Retreat to shape Vance County board’s focus
Major budget considerations, the affordability of county water, expanding the local economy and the elimination of empty structures are just a couple topics up for discussion as Vance County commissioners convene today for their annual planning retreat.
The meeting, scheduled for five hours, is open to the public and takes place at 10 a.m. in the Satterwhite Point Community Building, commonly referred to as the glasshouse.
The commissioners and county administration will receive an overview on the state of the county, brainstorm specific board goals for the 2014-2015 fiscal year and lead presentations on 10 items submitted for consideration.
David Beck, county finance director, will present an overview of the county’s finances and Porcha Brooks, the county tax administrator, will explain the process of revaluating the county’s property tax base, according to the planning retreat agenda materials.
The county will hire a professional consulting firm to perform the 2016 revaluation that is estimated to cost $700,000, according to agenda materials.
In addition to the cost of completing the property tax revaluation, the commissioners will discuss four other projects that are expected to have an impact on the fiscal year 2014-2015 budget: capital improvements at Vance-Granville Community College, building security upgrades to the Social Services buildings, computer software license purchases and salary adjustments for employees.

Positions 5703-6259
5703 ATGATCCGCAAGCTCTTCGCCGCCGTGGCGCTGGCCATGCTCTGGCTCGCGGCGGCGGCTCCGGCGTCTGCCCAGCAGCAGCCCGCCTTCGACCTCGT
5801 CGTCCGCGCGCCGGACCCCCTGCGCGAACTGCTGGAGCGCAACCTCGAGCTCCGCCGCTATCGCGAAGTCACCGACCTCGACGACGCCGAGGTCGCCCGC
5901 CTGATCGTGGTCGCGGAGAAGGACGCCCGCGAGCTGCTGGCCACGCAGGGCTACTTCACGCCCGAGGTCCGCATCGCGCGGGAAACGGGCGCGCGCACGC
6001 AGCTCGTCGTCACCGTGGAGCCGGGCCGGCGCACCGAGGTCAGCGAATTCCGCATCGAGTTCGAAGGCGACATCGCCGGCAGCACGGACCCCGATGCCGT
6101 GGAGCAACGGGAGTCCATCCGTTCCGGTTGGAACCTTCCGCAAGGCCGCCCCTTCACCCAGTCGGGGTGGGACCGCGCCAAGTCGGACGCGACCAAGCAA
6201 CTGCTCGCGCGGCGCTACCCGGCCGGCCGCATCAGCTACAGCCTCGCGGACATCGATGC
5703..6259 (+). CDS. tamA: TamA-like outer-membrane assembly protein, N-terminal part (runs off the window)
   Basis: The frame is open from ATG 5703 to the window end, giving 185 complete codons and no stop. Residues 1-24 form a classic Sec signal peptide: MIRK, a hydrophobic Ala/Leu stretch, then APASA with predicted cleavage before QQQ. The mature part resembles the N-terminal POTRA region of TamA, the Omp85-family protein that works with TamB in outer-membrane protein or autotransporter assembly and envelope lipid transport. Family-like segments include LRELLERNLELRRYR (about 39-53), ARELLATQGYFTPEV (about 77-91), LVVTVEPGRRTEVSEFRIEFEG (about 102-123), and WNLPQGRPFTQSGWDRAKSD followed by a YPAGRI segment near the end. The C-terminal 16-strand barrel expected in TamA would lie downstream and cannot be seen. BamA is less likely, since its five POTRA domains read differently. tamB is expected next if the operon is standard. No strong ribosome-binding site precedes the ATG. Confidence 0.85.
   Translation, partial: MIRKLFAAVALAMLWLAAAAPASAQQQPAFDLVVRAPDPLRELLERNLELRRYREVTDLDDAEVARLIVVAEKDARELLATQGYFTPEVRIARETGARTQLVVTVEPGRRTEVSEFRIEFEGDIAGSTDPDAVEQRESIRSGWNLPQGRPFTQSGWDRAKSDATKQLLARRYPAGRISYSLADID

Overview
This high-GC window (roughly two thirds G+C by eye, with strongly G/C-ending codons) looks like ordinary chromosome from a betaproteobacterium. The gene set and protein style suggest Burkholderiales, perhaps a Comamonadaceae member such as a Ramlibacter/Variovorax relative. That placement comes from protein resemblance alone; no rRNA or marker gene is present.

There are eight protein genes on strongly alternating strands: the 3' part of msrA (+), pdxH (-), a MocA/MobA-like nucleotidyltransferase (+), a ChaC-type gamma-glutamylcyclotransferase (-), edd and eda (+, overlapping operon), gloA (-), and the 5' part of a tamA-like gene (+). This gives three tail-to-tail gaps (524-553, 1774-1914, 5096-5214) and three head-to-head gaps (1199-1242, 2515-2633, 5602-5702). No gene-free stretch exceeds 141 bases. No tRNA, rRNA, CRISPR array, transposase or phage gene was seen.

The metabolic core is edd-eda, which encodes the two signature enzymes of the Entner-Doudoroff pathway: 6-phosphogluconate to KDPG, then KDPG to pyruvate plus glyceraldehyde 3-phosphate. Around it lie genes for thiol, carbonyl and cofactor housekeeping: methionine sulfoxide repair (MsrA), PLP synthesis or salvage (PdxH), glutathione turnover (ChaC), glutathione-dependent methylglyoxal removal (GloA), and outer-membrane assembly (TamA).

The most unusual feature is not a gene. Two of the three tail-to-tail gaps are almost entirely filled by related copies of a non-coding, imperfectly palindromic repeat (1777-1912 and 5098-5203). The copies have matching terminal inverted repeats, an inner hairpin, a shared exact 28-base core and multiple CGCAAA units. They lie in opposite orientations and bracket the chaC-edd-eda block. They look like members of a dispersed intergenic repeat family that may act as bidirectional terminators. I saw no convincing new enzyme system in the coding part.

The costs of capital improvements at VGCC will be split between the two counties with Vance County financing 75 percent and Granville County financing the remaining 25 percent. Vance County will budget $115,000 annually for 10 years to fund the college’s capital improvement projects.
Commissioner Dan Brummitt will discuss improving the affordability of county water and commissioner Tommy Hester will discuss reducing the number of vacant county buildings, specifically the First National Bank on Main Street, the N.C National Guard building on Dabney Drive, the old school administration building and the Vance Manor building.
Earlier this month, the county began construction on phase two of the county water system and turned on the system for some residents in phase one.
The county water district estimates there will be 329 residential customers with active connections and 224 residential customers paying only the $30 base fee during this first year.
The total number of customers is projected to increase to 620 in 2015-16, 977 in 2016-17, 979 in 2017-18 and 980 in 2018-19.
Chairwoman Deborah Brown will lead the discussion on improving recreational opportunities for youth, elderly and disadvantaged members of the community and commissioner Terry Garrison will speak on growing the local economy through small businesses.
Commissioner Archie Taylor will talk about the use of social media to promote the county, commissioner Gordon Wilder is responsible for the fiscal year 2014-2015 budget timeline and commissioner Eddie Wright will present on developing an action plan for a new county animal shelter.
County manager Jerry Ayscue will address the three topics suggested by county resident Michael Bobbitt at the commissioner’s Jan. 6 monthly meeting.
Bobbitt asked the commissioners to explore options for reducing the costs of volunteer fire department audits, to examine the possibility of relocating the county’s data centers, and to consider performing a general audit of the Vance County computer systems.
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